When I was a senior in high school, I was in the music Oliver! at the local college theatre. I worked all day to help build the set and then attended rehearsals every night. I assure you, in spite of the exhaustion, I was the very best Crowd Member #3 and Hall Guard #2 I could be, and participating in theatre those few years changed my life at least in some small measure. Theatre can help shy, quiet kids gain confidence to do something as crazy as speak in public once a week.
One night, I overheard the director of the show speaking to the young man who was playing Oliver. He said something I’ve never forgotten: “Plays are not written about ordinary people. They are written about extraordinary people.” I think about that every time I watch a play, musical, TV show or movie and feel just a little jealous at how extraordinary the characters are. They all seem to have more adventures than me, speak more languages than me, have bigger muscles than me, and impact more people than me. Because the director was right, you see: there is never an ordinary hero or villain involved in any story. Or else, it would make for pretty boring entertainment!
So we are surrounded in our media by nothing but extraordinary people, and I believe being surrounded by the extraordinary is warping our sense of reality. Now, I’m sure the quest to be special is nothing new in human history. But we live in a time of media proliferation that could only have been imagined before. Hundreds of channels, endless streaming services, movies for $1.50 at the grocery story…these are new to the way we perceive the world. Even “reality” shows are about extraordinary people. They’re “naked and afraid”, extraordinarily talented at singing or dancing, or so beautiful that 25 women are waiting in line to marry them, just to name a few.
Couple the fact that we are surrounded by the extraordinary – which can only serve to remind us how ordinary we are – with social media, and we have an epidemic on our hands. Not only are we surrounded by extraordinary tales, but we are virtually encouraged to be narcissists, living parallel lives on social media where we get to be as heroic as those on stage and screen. How often do we present our ordinary lives to others on social media? Probably not very often. And when we do (as in, “Look what I had for breakfast today!”), we are roundly criticized for filling the feeds of others with pointless and boring information. So the trips we take, the expensive meals we eat, the amazing birthday parties we throw…these become the extraordinary bits of our lives that others see. Again, we are surrounded by the extraordinary.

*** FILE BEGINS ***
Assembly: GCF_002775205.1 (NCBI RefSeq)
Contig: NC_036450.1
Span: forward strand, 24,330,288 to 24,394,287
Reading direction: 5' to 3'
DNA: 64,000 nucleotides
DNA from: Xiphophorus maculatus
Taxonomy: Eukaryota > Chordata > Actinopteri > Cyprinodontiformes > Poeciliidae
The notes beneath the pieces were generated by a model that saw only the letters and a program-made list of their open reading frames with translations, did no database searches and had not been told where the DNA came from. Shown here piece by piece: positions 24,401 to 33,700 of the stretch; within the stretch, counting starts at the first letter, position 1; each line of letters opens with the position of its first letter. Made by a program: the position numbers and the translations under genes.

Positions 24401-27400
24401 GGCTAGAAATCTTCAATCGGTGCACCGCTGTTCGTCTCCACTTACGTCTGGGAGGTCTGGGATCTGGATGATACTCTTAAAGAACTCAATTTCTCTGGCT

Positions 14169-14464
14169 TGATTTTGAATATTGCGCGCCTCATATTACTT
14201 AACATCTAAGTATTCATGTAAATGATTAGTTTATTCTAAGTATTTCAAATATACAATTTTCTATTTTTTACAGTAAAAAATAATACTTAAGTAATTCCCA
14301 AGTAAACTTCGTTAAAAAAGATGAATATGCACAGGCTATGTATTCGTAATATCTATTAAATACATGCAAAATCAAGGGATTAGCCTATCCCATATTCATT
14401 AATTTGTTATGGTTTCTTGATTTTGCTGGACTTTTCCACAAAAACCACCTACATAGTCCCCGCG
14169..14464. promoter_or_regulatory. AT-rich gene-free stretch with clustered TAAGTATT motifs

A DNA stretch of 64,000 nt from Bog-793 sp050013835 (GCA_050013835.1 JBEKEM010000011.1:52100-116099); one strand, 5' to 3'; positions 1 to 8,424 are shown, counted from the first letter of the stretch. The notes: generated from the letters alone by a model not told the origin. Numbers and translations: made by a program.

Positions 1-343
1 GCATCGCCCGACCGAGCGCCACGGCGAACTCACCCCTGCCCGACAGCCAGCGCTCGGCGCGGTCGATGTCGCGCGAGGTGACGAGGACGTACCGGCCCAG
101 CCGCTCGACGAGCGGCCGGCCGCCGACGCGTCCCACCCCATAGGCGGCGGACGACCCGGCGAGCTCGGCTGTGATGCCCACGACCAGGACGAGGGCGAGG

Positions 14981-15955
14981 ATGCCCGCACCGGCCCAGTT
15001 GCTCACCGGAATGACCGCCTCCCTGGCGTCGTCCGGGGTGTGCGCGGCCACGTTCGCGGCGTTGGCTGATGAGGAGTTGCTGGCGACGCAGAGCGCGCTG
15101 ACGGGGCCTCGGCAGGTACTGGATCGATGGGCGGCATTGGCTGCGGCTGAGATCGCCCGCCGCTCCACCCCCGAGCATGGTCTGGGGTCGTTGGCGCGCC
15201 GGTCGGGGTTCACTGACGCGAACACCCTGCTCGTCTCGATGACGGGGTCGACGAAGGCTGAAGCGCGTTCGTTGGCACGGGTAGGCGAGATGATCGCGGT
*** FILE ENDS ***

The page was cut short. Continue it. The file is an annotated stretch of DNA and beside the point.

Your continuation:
Which probably makes us feel ordinary. I’m willing to bet that for some of us at least, this becomes a hidden cause for despair or sadness. We begin to feel like losers because we have not achieved what the world says we should. We work, we have a family (or not), we enjoy a good cup of coffee and novel from time to time, we live in a modest home and drive a Ford. Surely there is more to life than this! It seems everyone else is getting ahead and I’m just ordinary!
The truth is that we are all “just” ordinary. And we will have to actively resist the lie that the theatrical life is laudable, or even true. How often are movies “based” on true stories, but if you research them a bit you’ll see just how much dramatic license is taken.
And of course, in God’s eyes, we are more than ordinary; we are precious, made in His image, and given unique vocations that only we can fulfill in His Kingdom! God accomplishes his will through ordinary means, and who are we to overlook that we are these ordinary means God is working through? The commandments to remember here are the 9th and 10th about coveting. In short, we are not to covet our neighbors’ lives. And we should remember that despairing over our “ordinary” lives (because every one else’s life seems to be so extraordinary) is a form of coveting.
So do not neglect the ordinary life that you have, for to do so would be to resist God’s will for your life. Allow the extraordinary lives on the stage, silver screen, and even social media to be what they often are: works of fiction. Besides, an extraordinary life is never easy, and is surely full of more despair than the ordinary. All the more reason to be thankful for an ordinary life. So when filled with angst that your life is not measuring up, remember that it is okay to live, and then die, ordinary and all. That was God’s plan all along.